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Rimae Prinz Region

The Prinz-Harbinger area contains a concentration of sinuous rilles, massifs, and mare-filled impact craters. The topography is reminiscent of the Apollo 15 landing site, with a rille bound by nearby massifs.

Rilles provide information on lava flow processes that created the lunar maria. The massifs at this site are related to the Imbrium impact basin and have a different lithology from the surrounding mare units, based on multi-spectral data. The regolith contains pyroclastic deposits from volcanic eruptions.

Lava channel on the Moon A sinuous rille created by a lava flow snakes around the base of a massif in the Prinz-Harbinger region on the Moon. Image width is 1.46 km, LROC NAC frame M102429075L Credit: NASA/GSFC/Arizona State University
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Context map showing the Rimae Prinz region of the Moon Apollo 15 image AS15-M-2081 of the Rimae Prinz region. White boxes distances of 10, 20, and 40 km surrounding the rille. Credit: NASA
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The rille adjacent to the massif is approximately 450-500 m wide and a few hundred meters deep. A gap in the rille, (above image) could be a roofed-over portion forming a lava tube. Lunar lava tubes are of high interest for their geologic information about the emplacement of lava flows.

The massif featured below is approximately 600-700 m in relief, while other massifs in the Montes Harbinger chain are up to 2000 m in relief (see above).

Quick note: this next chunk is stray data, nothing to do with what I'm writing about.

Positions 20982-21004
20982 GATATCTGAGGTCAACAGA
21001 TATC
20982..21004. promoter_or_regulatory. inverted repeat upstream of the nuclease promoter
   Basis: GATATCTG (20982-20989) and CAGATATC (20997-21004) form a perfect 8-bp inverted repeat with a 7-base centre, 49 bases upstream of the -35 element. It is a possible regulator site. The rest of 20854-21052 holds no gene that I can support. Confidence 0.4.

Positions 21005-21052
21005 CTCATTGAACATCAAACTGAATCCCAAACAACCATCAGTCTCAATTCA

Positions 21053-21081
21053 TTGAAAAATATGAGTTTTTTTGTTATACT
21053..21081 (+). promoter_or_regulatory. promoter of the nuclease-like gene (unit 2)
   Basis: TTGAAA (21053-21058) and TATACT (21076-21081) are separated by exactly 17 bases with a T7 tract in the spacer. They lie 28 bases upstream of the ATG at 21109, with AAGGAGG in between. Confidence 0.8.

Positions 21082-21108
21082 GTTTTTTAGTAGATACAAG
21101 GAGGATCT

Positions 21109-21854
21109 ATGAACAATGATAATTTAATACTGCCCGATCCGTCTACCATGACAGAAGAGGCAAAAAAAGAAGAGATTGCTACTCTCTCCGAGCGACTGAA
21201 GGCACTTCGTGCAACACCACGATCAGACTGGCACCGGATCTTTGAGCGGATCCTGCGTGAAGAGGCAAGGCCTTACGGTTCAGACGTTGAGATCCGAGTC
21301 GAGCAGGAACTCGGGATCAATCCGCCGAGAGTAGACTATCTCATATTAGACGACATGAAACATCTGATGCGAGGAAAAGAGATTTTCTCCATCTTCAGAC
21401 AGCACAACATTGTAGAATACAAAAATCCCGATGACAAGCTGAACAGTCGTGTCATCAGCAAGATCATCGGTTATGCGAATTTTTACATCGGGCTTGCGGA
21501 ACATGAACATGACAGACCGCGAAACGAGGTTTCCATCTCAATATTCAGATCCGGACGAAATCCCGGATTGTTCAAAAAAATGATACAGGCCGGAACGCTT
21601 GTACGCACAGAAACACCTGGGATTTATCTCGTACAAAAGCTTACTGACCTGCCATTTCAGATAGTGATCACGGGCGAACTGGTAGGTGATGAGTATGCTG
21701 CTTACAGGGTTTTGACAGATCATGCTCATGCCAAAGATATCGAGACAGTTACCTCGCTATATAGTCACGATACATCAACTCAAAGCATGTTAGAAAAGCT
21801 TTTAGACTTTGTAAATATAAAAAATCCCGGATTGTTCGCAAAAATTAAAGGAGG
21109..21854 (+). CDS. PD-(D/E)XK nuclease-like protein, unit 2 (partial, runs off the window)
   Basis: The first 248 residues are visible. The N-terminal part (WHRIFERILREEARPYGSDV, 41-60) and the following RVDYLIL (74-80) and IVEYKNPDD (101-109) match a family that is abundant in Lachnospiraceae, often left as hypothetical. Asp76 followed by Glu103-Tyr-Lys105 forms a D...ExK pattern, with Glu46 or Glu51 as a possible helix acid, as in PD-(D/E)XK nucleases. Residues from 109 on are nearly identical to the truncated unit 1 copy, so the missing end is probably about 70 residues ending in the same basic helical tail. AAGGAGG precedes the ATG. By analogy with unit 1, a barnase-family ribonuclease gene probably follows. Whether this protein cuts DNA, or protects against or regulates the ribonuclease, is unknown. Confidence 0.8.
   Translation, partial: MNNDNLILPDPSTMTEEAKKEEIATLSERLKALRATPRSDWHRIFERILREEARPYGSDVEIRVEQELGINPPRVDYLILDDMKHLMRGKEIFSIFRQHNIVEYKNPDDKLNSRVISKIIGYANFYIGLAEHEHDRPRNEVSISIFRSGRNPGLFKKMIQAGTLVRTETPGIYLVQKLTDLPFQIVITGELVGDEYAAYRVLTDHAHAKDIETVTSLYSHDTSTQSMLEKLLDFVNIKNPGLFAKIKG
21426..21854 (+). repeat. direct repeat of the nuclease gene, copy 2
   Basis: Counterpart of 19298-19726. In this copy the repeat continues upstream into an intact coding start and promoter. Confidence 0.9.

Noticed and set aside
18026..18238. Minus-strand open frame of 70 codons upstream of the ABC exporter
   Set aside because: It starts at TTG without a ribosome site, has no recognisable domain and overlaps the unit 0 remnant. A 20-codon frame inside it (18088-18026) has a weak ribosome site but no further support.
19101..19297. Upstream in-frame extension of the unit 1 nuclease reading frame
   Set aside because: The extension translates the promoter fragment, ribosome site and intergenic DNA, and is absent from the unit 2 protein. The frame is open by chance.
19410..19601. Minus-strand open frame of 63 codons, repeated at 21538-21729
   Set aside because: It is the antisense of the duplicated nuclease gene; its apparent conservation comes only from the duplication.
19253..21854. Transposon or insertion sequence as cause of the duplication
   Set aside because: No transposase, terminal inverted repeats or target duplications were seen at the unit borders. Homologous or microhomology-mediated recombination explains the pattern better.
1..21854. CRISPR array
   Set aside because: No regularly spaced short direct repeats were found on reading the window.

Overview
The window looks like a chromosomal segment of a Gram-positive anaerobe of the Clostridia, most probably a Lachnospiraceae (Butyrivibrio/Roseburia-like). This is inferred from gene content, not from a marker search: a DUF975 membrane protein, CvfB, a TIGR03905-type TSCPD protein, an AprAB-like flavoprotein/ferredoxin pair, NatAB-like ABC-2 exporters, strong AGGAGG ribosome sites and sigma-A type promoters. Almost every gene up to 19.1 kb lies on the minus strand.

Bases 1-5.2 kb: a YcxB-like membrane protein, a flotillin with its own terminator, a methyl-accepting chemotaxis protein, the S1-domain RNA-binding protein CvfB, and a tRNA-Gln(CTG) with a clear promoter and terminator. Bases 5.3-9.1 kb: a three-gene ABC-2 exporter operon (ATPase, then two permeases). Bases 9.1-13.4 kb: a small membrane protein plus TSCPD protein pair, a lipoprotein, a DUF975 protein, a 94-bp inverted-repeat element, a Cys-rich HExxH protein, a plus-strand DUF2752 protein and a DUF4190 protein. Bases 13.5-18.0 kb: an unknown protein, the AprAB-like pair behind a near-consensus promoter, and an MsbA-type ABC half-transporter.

The elephantine texture on the southern slopes changes to a smoother, darker texture before the bottom of the hill (arrows). The base of the massif was partially buried by lava flows related to the volcanic activity and rille formation in the area.

Closeup of possible lava flows on the Moon A lunar rille forms at the base of the massif in the Constellation region of interest (CxP ROI). Arrows point to location along massif possibly covered by lava flows, due to the lack of elephant skin texture on this part of the hillslope, LROC NAC M102429075L. Credit: NASA/GSFC/Arizona State University
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More information can be found about LRO at:
http://www.nasa.gov/lro
 

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Page Last Updated: September 19th, 2013